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Joint attention and disorganized attachment status in infants at risk

Published online by Cambridge University Press:  15 May 2002

ANGELIKA H. CLAUSSEN
Affiliation:
University of Miami
PETER C. MUNDY
Affiliation:
University of Miami
SANGEETA A. MALLIK
Affiliation:
University of Miami
JENNIFER C. WILLOUGHBY
Affiliation:
University of Miami

Extract

The development of joint attention skills is a major milestone of infancy. Recent research suggests that the development of these skills may be affected by disorganized (D) attachment. This hypothesis was examined in a longitudinal study of attachment and joint attention skill development in a sample of infants at risk for developmental–behavioral morbidity. The results revealed that toddlers with D classifications initiated joint attention with an experimenter significantly less often than did secure, or even other insecure, toddlers. However, no group differences in the capacity to respond to the joint attention bids of others were observed in this study. These data suggest that a disturbance in the tendency to initiate episodes of joint attention with others may be indicative of early social–cognitive and social–emotional disturbance among infants affected by disorganized attachment status. Theory and research is reviewed to suggest that an early impairment in joint attention facility may make a significant contribution to risk for negative cognitive and emotional outcomes among these infants.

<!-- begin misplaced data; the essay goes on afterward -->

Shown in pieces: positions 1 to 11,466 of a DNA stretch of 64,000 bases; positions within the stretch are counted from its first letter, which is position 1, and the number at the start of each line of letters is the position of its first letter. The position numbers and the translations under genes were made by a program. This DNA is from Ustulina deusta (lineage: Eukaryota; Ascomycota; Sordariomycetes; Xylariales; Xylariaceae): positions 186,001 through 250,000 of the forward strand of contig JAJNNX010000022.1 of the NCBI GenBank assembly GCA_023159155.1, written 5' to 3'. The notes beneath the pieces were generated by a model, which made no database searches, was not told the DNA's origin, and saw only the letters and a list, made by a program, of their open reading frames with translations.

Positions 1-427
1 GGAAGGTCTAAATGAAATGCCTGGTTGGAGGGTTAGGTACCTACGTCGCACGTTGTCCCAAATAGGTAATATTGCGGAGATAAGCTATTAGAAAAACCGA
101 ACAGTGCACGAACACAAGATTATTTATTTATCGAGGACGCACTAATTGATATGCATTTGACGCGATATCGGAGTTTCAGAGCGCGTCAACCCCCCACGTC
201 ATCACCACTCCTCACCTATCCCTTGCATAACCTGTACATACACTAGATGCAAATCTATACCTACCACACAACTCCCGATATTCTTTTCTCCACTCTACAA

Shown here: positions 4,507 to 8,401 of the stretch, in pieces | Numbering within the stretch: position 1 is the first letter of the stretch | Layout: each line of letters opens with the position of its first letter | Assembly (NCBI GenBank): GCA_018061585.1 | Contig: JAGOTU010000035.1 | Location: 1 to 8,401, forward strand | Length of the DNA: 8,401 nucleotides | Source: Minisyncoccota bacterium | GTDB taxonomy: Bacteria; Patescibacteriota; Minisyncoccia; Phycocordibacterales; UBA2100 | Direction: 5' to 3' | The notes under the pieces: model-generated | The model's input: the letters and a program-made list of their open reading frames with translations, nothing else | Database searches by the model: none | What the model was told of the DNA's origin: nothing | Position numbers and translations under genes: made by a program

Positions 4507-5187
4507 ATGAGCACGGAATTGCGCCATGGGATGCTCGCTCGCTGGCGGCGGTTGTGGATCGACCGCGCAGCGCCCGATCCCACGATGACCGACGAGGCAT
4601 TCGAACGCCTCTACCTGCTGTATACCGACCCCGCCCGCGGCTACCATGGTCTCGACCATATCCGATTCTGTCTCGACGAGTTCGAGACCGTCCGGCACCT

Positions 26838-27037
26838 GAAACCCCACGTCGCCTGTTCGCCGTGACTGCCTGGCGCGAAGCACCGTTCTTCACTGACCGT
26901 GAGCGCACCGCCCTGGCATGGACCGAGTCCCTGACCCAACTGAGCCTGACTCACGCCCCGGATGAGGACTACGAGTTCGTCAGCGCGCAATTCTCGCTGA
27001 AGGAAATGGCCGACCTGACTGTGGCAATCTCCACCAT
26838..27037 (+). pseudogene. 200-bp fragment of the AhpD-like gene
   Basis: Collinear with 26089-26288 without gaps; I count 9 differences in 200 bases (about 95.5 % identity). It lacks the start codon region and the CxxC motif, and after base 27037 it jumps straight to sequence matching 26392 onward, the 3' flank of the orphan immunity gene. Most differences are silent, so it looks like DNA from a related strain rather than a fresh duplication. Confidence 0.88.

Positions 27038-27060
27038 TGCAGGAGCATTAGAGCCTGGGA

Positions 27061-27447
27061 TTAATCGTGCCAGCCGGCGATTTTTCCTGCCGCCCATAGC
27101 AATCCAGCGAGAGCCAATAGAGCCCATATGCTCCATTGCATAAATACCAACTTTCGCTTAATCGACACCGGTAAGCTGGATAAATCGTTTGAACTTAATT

Type
Research Article
Copyright
© 2002 Cambridge University Press

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